Alexandra Ripp is a Spanish and Portuguese (SPO) alumna who graduated from Princeton in 2008. Currently, she works as the director of Five College Dance, a collaboration of the dance departments and programs from Amherst, Hampshire, Mount Holyoke, and Smith Colleges and the University of Massachusetts Amherst.
On January 27, Diego Baena successfully defended his dissertation “La literatura y sus pueblos: demopoéticas de la España liberal (1834-1854)."
Diego has been appointed as a Postgraduate Research Associate (PGRA) with the department until the fall.
During fall break, students enrolled in SPA 342/LAS 342 took a trip led by Professor Rubén Gallo and graduate student assistant Ingrid Brioso Rieumont to Havana, Cuba. While there, students visited numerous cultural and historical sights and attended events such as plays and film screenings. Each student also conducted independent research on a...
By Nadia Cervantes Pérez
Salama’s opinion piece titled "When Being Jewish Means Being Afraid" was recently published in the New York Times. Please click here to read more.
By Julie Clack
To explore issues of social stratification and poverty and their connection to identity formation, students in the “Identity in the Hispanic World” course traveled to Guatemala over fall break to participate in a service-learning program at a nonprofit organization that addresses education, health care and housing in...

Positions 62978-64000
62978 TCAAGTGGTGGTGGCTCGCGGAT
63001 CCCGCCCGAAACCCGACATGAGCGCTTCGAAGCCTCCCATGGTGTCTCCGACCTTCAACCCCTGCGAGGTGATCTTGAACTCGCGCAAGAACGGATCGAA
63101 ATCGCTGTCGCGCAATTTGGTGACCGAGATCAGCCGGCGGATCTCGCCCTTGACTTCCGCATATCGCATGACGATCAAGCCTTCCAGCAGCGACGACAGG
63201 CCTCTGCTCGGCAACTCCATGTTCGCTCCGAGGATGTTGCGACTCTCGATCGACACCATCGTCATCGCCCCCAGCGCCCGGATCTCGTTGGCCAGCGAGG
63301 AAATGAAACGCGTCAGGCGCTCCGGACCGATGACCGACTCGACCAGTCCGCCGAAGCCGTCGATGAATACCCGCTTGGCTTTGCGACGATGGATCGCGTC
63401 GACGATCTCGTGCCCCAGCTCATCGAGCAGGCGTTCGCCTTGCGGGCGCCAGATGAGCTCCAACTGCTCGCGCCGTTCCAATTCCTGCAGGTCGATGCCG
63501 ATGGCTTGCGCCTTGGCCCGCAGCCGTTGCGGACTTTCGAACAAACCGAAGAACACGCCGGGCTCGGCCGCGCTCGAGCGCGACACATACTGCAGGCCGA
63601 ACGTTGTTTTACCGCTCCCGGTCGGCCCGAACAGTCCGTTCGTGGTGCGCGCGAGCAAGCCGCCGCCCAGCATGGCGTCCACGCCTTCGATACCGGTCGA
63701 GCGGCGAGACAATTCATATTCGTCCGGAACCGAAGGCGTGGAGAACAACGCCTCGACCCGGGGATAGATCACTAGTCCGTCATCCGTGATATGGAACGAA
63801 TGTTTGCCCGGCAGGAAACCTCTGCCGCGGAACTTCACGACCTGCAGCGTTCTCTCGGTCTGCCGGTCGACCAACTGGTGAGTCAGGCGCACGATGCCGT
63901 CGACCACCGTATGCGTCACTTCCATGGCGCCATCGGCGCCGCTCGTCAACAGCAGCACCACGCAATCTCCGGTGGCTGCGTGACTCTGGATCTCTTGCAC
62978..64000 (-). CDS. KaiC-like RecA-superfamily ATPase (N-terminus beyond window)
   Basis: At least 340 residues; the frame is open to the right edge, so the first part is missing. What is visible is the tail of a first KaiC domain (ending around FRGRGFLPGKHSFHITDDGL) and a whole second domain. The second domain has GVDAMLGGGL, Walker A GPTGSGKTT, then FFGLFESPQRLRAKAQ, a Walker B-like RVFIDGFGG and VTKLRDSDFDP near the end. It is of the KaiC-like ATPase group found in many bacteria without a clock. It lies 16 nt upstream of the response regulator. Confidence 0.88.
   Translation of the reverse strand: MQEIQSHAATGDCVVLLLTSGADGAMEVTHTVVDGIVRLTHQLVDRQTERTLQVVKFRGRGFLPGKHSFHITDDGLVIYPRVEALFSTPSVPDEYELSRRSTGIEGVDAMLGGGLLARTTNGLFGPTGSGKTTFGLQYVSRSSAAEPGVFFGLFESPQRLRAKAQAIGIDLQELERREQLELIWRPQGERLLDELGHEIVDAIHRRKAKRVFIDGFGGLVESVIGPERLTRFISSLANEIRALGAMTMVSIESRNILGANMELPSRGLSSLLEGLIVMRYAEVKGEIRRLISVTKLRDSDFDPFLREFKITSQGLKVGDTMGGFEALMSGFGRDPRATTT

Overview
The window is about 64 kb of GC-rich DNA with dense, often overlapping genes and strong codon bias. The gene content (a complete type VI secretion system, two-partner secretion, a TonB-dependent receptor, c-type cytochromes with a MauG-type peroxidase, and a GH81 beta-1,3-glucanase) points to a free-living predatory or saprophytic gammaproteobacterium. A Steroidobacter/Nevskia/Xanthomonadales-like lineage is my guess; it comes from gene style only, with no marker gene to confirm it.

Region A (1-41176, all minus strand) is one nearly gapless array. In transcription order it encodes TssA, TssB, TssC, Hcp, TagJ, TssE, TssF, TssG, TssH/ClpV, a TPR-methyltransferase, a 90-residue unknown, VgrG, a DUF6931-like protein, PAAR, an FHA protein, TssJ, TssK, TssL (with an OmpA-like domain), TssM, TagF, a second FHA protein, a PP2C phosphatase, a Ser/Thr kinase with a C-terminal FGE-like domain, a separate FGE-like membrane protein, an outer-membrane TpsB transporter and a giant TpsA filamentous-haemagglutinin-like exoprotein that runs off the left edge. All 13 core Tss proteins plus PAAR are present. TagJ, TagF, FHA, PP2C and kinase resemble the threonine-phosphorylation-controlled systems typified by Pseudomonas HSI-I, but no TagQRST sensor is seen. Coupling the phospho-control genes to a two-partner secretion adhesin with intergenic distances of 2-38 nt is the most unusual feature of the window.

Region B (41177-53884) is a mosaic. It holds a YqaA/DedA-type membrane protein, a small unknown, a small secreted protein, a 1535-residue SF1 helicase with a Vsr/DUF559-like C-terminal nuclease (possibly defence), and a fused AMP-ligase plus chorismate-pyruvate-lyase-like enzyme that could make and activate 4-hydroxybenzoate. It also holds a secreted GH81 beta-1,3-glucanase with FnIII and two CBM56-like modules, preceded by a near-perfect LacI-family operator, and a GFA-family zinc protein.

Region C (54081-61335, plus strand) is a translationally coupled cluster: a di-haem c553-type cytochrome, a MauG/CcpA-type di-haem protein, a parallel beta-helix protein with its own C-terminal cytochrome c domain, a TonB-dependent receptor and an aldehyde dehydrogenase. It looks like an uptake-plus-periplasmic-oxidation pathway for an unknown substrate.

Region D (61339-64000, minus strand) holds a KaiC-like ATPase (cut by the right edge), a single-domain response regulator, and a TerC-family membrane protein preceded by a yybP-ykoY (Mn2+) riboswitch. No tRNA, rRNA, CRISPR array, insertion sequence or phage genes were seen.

On December 11, faculty, lecturers, staff, graduate students, and concentrators gathered in Palmer House for the department’s Holiday Reception.
Marina Brownlee’s book, Cervantes’ ‘Persiles’ and the Travails of Romance, was recently featured in Discovery magazine.
By Alejandro Martínez
On November 25 "The Whisperers", a performance directed by the Argentine theater director Vivi Tellas, took place at Princeton. Students, faculty and staff walked through the campus together while reading various texts about Latin America in a quiet voice.
The Mitchell Scholarships recognize outstanding academic distinction, leadership and service. The recipients will spend a year of graduate study at institutions of higher learning in Ireland and Northern Ireland. The program is named in honor of former U.S. Senator George Mitchell’s contributions to the Northern Ireland peace process.